For a corporation, you have officers and directors. Those are the officials that run the business, that are separate and apart from the shareholders. So you have centralized management. That's one of the core fundamental principles of a corporation. With an LLC you don't necessarily need to do it that way, but you can. And if you do decide to have centralized management, what you would have are managers. So that would be a management managed LLC versus a member managed LLC. And that is a core distinction that a lot of people don't really understand and don't really consider when they're setting up their operating agreement.

So when you form an LLC, you get a membership interest in the LLC or a certificate of membership versus a stock certificate or a stock in a corporation. If you have a corporation, when you distribute profits, those are called dividends. With an LLC and you distribute profits, they're going to be called distributions. Now some people will call them dividends and things like that, but the legal term would be a profit distribution when you have an LLC.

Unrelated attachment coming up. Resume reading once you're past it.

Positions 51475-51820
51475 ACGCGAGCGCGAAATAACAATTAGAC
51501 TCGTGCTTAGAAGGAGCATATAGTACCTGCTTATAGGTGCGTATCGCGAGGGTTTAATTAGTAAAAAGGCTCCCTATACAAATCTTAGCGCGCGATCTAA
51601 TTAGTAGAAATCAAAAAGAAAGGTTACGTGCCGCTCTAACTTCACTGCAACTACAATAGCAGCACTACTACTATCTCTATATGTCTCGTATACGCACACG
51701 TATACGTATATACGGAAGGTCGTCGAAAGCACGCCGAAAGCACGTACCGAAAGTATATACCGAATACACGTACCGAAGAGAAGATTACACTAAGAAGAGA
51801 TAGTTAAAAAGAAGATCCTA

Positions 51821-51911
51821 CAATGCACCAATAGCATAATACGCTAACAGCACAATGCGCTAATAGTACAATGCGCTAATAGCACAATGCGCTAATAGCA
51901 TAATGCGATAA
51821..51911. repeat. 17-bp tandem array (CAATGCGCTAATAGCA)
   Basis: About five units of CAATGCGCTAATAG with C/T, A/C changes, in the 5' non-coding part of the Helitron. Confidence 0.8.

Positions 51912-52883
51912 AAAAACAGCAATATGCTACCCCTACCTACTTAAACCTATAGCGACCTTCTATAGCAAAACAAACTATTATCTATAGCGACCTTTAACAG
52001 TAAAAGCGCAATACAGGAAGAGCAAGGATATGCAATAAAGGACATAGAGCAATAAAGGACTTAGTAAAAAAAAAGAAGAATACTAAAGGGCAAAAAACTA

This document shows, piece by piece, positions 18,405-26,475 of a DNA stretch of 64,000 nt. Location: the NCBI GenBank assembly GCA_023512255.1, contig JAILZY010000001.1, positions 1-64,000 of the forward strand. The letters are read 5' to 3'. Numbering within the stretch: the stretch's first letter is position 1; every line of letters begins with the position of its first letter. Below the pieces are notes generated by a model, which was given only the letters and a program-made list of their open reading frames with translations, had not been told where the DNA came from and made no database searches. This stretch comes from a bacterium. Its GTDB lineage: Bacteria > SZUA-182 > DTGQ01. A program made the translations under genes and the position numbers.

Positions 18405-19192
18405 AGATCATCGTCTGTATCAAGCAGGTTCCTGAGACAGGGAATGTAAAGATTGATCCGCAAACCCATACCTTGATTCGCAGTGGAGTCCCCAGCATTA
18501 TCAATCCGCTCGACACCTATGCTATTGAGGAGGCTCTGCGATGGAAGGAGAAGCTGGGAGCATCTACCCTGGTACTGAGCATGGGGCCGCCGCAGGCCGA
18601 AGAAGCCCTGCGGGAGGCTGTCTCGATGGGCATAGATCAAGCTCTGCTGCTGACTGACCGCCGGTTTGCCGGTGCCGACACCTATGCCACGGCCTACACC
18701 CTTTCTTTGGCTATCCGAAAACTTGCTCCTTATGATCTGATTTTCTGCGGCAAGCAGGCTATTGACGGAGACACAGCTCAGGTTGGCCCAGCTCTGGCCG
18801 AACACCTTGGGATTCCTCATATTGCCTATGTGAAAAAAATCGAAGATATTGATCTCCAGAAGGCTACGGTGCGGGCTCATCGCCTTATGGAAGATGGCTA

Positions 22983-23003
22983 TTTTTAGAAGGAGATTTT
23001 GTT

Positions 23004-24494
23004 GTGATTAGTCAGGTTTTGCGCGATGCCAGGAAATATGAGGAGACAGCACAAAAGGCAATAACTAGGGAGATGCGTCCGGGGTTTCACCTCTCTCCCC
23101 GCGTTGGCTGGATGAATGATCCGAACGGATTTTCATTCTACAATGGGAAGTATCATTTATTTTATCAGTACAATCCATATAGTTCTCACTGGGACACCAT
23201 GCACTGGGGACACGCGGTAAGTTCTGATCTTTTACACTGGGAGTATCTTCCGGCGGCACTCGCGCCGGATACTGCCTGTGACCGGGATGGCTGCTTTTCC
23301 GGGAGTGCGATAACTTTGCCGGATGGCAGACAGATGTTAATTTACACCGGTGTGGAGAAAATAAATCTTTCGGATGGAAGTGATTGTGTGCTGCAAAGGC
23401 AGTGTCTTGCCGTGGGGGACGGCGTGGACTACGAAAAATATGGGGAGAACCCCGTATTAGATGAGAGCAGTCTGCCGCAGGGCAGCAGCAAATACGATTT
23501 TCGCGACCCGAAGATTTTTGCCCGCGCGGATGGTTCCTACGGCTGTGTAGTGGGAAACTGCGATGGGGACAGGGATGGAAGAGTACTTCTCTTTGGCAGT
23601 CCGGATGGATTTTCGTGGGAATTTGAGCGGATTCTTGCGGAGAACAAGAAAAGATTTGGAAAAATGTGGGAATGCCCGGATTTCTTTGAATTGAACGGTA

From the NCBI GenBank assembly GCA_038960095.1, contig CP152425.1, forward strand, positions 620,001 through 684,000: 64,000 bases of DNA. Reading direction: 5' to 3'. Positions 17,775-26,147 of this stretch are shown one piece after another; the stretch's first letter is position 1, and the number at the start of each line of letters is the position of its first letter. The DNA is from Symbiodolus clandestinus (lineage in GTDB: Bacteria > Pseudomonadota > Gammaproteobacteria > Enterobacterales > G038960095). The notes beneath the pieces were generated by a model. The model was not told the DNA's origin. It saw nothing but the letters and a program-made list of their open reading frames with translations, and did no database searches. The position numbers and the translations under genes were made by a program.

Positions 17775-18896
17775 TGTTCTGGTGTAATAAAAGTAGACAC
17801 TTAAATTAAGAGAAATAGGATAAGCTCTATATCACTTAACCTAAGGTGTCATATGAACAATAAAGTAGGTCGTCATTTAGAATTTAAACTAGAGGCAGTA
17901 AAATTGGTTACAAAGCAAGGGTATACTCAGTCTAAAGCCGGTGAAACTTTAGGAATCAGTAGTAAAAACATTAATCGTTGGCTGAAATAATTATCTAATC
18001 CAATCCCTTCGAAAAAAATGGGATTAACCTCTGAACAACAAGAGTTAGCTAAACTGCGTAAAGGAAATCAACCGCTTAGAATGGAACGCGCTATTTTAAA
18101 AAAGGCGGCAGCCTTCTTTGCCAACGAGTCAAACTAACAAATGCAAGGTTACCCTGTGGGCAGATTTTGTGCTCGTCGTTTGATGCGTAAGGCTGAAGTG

When you form a corporation, you file with the Secretary of State's office in your state, what are called articles of incorporation. When you have an LLC, you're going to file articles of organization that are telling the state that you're organizing your company as a limited liability company. We've talked at great length about the importance of having an operating agreement when you have an LLC. If you have a corporation that the similar document that you're going to have to that are called the bylaws of the corporation.

Now, finally, one big thing that an LLC has that a corporation does not have is what is called charging order protection. This is really important and something that a lot of people miss. What that means, if you have an LLC and you have this charging order protection, that is going to protect the LLC from the member creditors. In other words, the people that a member of the LLC might owe money to. They can sue the LLC to get at that membership interest, but all they can get is what's called a charging order.

#4 – How is an LLC Taxed?